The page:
But Rajkummar makes it work!  It isn’t just for plot purposes that he keeps shifting personalities.  After he has been all gunda-fied, and met Kriti and her parents, he goes back to see his mother.  Who immediately starts nagging at him.  In public, when talking about him to Ayushmann, she was all supportive and proud.  But now alone with him, she is needling and critical in a similar way to how Kriti’s mother is with her.  It’s not that she is asking for little changes or improvements, she is criticizing the very essence of who he is.  We can see why he leaped so quickly into this charade, he was delighted to unlock a part of himself that he was always afraid to show before, to find a way to stand up for himself.  And we can see why he was friends with Ayushmann to begin with, someone strong who could show him a new part of life.

We can even see why he goes along with helping Kriti and Ayushmann get together while Ayushmann is getting increasingly angry at him.  He may enjoy this charade, but at heart he is still a good sweet guy and he doesn’t mind helping this friend who showed him a new way of being to find his own happy ending.

But most importantly, there’s Kriti.  She is where we start the film, being introduced to her as the girl who drinks a little and smokes a little and breakdances and watches English films without really understanding them.  And being introduced with her identity crisis.  She has been rejected over and over again.  She is ready to give up, leave town, not expect anyone to ever love her for herself.  And that’s when she finds Ayushmann’s book.  It’s not that he is in love with her, it’s that he is someone in the world who could love someone like her.  She isn’t unloveable, she just hasn’t found the right guy.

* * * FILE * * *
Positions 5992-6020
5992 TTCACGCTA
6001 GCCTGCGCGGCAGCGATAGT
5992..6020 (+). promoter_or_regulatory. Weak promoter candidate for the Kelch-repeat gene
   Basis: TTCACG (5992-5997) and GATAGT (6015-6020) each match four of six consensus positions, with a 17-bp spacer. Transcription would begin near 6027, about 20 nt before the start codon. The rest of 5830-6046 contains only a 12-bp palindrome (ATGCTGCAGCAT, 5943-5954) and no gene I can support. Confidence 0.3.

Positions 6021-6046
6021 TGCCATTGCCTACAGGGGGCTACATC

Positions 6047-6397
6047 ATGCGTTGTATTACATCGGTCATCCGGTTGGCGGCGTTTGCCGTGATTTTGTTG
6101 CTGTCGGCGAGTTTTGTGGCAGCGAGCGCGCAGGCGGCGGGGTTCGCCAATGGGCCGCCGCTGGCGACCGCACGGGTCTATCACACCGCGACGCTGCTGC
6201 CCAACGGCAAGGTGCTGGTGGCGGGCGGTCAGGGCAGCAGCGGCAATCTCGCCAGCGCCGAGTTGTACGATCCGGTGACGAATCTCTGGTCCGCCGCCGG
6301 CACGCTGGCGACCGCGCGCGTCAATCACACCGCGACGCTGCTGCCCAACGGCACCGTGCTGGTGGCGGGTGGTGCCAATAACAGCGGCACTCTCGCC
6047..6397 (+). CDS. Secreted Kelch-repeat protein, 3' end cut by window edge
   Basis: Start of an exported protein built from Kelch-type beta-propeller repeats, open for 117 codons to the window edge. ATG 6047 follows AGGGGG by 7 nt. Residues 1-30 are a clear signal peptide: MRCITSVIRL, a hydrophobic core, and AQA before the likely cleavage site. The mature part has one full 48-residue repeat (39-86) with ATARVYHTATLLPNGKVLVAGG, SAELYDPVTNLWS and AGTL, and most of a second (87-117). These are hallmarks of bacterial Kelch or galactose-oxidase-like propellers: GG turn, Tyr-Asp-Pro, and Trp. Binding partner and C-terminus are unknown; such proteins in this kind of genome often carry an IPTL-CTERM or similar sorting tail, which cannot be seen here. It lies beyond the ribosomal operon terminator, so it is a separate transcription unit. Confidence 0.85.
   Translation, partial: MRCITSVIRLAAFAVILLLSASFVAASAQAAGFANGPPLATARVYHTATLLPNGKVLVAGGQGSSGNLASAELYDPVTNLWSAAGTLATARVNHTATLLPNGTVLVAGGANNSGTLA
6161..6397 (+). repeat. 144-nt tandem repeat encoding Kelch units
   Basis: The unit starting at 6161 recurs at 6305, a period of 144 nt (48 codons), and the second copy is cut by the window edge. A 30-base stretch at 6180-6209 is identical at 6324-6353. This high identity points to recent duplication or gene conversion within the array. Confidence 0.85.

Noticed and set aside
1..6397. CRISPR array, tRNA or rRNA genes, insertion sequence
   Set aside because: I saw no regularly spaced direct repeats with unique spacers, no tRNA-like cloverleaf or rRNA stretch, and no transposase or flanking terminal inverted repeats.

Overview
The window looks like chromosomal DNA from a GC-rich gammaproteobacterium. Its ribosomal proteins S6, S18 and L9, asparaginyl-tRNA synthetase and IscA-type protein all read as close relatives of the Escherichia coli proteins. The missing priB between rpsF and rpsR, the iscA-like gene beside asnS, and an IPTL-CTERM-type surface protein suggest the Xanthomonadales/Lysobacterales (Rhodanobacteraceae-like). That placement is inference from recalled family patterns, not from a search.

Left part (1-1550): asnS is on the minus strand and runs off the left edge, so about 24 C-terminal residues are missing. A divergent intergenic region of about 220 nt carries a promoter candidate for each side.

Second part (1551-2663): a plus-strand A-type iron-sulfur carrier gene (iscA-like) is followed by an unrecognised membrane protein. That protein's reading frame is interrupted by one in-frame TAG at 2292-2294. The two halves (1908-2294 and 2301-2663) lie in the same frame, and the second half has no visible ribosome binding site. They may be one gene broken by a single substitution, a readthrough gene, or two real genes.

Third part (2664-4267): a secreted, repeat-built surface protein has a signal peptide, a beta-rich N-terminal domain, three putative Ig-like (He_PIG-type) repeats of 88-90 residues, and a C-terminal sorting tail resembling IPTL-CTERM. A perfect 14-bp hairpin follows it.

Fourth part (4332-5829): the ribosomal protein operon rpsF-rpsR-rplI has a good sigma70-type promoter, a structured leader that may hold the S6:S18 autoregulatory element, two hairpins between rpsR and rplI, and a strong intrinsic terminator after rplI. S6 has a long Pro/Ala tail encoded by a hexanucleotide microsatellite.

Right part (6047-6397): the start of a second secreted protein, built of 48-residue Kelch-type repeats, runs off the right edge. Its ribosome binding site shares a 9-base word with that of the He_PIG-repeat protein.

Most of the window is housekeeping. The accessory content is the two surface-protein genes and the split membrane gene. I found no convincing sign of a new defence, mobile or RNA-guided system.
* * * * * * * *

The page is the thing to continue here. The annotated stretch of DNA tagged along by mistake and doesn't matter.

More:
And this is the thread that carries through to that crazy twist.  She was “testing” him because she wanted to be really really sure he truly loved her for herself.  Not just because she reminded him of someone else, but because of who she was.  She is strong enough and wise enough to know what she wants and not be afraid to lose everything in a search for it.